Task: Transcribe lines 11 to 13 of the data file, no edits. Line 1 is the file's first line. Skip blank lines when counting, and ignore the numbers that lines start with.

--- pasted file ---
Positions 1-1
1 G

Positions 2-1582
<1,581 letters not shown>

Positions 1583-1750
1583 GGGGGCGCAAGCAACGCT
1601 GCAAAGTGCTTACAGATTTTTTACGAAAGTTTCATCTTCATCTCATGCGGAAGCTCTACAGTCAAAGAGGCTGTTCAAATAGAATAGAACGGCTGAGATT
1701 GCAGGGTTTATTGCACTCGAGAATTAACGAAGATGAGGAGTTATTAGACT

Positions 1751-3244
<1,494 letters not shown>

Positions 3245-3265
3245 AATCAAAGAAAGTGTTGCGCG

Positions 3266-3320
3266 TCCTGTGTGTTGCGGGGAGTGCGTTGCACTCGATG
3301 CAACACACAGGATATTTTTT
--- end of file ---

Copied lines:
Positions 3245-3265
3245 AATCAAAGAAAGTGTTGCGCG

Positions 3266-3320